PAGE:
1702.00887

Published as a conference paper at ICLR 2017 are obtained by simply adding the word embeddings in each sentence or query. The full model with K hops is as follows: p(z k = i | x, q) = softmax((x k i ) ⊤ q k ) n∑ c k = p(z k = i | x, q)o k i i=1 q k+1 = q k + c k p(y | x, q) = softmax(W(q K + c K )) where p(y | x, q) is the distribution over the answer vocabulary. At each layer, {x k i } and {ok i } are computed using embedding matrices X k and O k . We use the adjacent weight tying scheme from the paper so that X k+1 = O k , W T = O K . X 1 is also used to compute the query embedding at the first hop. For k = 1 we have x k i = x i, q k = q, c k = 0. For both the Unary and the Binary CRF models, the same input fact and query representations are computed (i.e. same embedding matrices with weight tying scheme). For the unary model, the potentials are parameterized as θ k (i) = (x k i ) ⊤ q k and for the binary model we compute pairwise potentials as θ k,k+1 (i, j) = (x k i ) ⊤ q k + (x k i ) ⊤ x k+1 j + (x k+1 j ) ⊤ q k+1 The q k ’s are updated simply with a linear mapping, i.e. q k+1 = Qq k In the case of the Binary CRF, to discourage the model from selecting the same fact again we additionally set θ k,k+1 (i, i) = −∞ for all i ∈ {1, . . . , n}. Given these potentials, we compute the marginals p(z k = i, z k+1 = j | x, q) using the forward-backward algorithm, which is then used to compute the context vector: c = ∑ K∑ p(z 1 , . . . , z K | x, q)f(x, z) f(x, z) = f k (x, z k ) f k (x, z k ) = o k z k z 1,...,z K Note that if f(x, z) factors over the components of z (as is the case above) then computing c only requires evaluating the marginals p(z k | x, q). Finally, given the context vector the prediction is made in a similar fashion to MemN2N: k=1 p(y | x, q) = softmax(W(q K + c)) Other training setup is similar to Sukhbaatar et al. (2015): we use stochastic gradient descent with learning rate 0.01, which is divided by 2 every 25 epochs until 100 epochs are reached. Capacity of the memory is limited to 25 sentences. The embedding vectors are of size 20 and gradients are renormalized if the norm exceeds 40. All models implement position encoding, temporal encoding, and linear start from the original paper. For linear start, the softmax(·) function in the attention layer is removed at the beginning and re-inserted after 20 epochs for MemN2N, while for the CRF models we apply a log(softmax(·)) layer on the q k after 20 epochs. Each model is trained separately for each task. A.5 NATURAL LANGUAGE INFERENCE Our baseline model/setup is essentially the same as that of Parikh et al. (2016). Let [x 1 , . . . , x n ], [y 1 , . . . , y m ] be the premise/hypothesis, with the corresponding input representations [x 1 , . . . , x n ], [y 1 , . . . , y m ]. The input representations are obtained by a linear transformation of the 300-dimensional pretrained GloVe embeddings (Pennington et al., 2014) after normalizing the GloVe embeddings to have unit norm. 10 The pretrained embeddings remain fixed but the linear layer 10 We use the GloVe embeddings pretrained over the 840 billion word Common Crawl, publicly available at http://nlp.stanford.edu/projects/glove/ 18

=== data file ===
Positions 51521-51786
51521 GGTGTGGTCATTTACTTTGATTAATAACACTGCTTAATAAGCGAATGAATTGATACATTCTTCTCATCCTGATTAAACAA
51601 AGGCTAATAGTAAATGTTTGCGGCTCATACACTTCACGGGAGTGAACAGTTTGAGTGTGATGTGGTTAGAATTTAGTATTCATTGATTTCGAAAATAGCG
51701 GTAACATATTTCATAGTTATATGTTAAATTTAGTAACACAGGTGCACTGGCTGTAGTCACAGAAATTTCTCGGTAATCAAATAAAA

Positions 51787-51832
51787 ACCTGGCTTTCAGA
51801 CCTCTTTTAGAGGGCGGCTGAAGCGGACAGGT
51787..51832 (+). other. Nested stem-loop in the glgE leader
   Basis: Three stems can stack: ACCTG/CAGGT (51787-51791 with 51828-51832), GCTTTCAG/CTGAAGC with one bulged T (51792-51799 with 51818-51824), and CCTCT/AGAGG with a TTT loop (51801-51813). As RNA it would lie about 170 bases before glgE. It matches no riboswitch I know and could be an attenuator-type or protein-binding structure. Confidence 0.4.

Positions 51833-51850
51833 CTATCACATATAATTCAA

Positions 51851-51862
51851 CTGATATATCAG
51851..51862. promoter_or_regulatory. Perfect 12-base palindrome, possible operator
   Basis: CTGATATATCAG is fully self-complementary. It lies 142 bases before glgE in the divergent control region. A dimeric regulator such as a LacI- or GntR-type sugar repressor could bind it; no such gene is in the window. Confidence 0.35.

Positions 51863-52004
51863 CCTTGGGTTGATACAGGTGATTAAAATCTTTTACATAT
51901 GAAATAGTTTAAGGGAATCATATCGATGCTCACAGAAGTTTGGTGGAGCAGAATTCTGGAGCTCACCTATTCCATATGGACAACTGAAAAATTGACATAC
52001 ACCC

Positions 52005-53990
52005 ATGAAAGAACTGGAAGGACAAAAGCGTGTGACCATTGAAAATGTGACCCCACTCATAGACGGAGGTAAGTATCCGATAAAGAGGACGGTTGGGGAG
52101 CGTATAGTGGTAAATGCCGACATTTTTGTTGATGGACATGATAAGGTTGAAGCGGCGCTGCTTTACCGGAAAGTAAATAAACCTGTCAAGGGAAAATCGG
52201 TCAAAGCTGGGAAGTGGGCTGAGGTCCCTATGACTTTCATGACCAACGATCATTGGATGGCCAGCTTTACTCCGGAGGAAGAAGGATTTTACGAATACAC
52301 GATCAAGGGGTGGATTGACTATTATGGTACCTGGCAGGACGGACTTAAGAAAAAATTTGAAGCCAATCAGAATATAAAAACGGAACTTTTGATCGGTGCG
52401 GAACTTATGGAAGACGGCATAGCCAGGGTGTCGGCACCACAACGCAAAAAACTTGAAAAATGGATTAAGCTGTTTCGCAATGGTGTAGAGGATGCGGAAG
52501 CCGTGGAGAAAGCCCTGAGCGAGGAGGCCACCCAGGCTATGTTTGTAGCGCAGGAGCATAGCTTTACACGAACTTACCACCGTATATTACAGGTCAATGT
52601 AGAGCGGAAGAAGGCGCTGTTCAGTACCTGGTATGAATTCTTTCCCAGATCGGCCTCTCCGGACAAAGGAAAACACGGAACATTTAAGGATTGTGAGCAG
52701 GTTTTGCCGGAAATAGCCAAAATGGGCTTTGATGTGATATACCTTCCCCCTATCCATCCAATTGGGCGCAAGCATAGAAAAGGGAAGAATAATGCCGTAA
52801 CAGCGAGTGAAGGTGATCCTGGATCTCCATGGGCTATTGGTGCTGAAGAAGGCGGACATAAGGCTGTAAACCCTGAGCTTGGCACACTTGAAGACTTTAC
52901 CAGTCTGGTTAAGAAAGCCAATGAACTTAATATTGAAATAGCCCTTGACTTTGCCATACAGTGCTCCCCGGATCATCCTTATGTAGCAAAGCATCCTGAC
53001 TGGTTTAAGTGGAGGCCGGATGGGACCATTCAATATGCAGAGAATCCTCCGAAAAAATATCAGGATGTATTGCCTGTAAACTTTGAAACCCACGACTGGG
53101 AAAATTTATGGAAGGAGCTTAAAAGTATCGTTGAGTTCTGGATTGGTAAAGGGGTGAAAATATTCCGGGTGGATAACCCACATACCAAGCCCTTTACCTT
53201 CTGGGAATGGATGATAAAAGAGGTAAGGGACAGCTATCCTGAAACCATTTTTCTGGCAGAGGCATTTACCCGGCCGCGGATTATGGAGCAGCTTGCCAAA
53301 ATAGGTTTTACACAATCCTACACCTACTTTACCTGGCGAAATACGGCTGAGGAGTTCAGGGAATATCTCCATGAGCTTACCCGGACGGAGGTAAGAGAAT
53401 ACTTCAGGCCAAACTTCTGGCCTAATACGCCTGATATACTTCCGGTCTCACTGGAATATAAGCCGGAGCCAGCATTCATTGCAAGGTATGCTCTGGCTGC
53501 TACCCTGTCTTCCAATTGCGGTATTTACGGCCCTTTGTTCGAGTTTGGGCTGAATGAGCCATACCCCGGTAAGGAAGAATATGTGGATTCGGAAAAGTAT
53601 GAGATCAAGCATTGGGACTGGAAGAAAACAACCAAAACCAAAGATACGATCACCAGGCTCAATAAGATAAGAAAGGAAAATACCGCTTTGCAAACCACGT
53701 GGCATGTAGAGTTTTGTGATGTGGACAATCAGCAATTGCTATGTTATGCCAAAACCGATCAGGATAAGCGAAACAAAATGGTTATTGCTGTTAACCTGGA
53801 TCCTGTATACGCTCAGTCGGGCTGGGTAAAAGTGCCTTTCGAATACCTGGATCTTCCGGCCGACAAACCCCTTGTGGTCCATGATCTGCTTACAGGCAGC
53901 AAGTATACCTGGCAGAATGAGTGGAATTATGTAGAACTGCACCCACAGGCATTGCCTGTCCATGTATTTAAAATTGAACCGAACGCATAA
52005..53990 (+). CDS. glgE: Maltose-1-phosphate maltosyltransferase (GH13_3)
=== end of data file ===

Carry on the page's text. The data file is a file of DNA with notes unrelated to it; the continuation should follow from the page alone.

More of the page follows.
Published as a conference paper at ICLR 2017 (which is also 300-dimensional) is trained. Words not in the pretrained vocabulary are hashed to one of 100 Gaussian embeddings with mean 0 and standard deviation 1. We concatenate each input representation with a convex combination of the other sentence’s input representations (essentially performing inter-sentence attention), where the weights are determined through a dot product followed by a softmax, ⎡ m∑ e ij = f(x i ) ⊤ f(y j ) ¯x i = ⎣x i ; j=1 ⎤ exp e ∑ ij m k=1 exp e y j ⎦ ȳ j = ik [ y j ; n∑ i=1 ] exp e ∑ ij n k=1 exp e x i kj Here f(·) is an MLP. The new representations are fed through another MLP g(·), summed, combined with the final MLP h(·) and fed through a softmax layer to obtain a distribution over the labels l, ¯x = n∑ m∑ g(¯x i ) ȳ = g(ȳ j ) i=1 j=1 p(l | x 1 , . . . , x n , y 1 , . . . , y m ) = softmax(Vh([¯x; ȳ]) + b) All the MLPs have 2-layers, 300 ReLU units, and dropout probability of 0.2. For structured/simple models, we first employ the bidirectional parsing LSTM (see A.1) to obtain the scores θ ij . In the structured case each word representation is simply concatenated with its soft-parent [ ] n∑ ˆx i = x i ; p(z ki = 1 | x)x k k=1 and ˆx i (and analogously ŷ j ) is used as the input to the above model. In the simple case (which closely corresponds to the intra-sentence attention model of Parikh et al. (2016)), we have [ ] n∑ exp θ ki ˆx i = x i ; ∑ n l=1 exp θ x k li k=1 The word embeddings for the parsing LSTMs are also initialized with GloVe, and the parsing layer is shared between the two sentences. The forward/backward LSTMs for the parsing layer are 100- dimensional. Additional training details include: batch size of 32; training for 100 epochs with Adagrad (Duchi et al., 2011) where the global learning rate is 0.05 and sum of gradient squared is initialized to 0.1; parameter intialization over a Gaussian distribution with mean 0 and standard deviation 0.01; gradient normalization at 5. In the pretrained scenario, pretraining is done with Adam (Kingma & Ba, 2015) with learning rate equal to 0.01, and β 1 = 0.9, β 2 = 0.999. B FORWARD/BACKWARD THROUGH THE INSIDE-OUTSIDE ALGORITHM Figure 6 shows the procedure for obtaining the parsing marginals from the input potentials. This corresponds to running the inside-outside version of Eisner’s algorithm (Eisner, 1996). The intermediate data structures used during the dynamic programming algorithm are the (log) inside tables α, and the (log) outside tables β. Both α, β are of size n × n × 2 × 2, where n is the sentence length. First two dimensions encode the start/end index of the span (i.e. subtree). The third dimension encodes whether the root of the subtree is the left (L) or right (R) index of the span. The fourth dimension indicates if the span is complete (1) or incomplete (0). We can calculate the marginal distribution of each word’s parent (for all words) in O(n 3 ) using this algorithm. Backward pass through the inside-outside algorithm is slightly more involved, but still takes O(n 3 ) time. Figure 7 illustrates the backward procedure, which receives the gradient of the loss L with respect to the marginals, ∇ L p , and computes the gradient of the loss with respect to the potentials ∇ L θ . The computations must be performed in the signed log-space semifield to handle log of negative values. See section 3.3 and Table 1 for more details. 19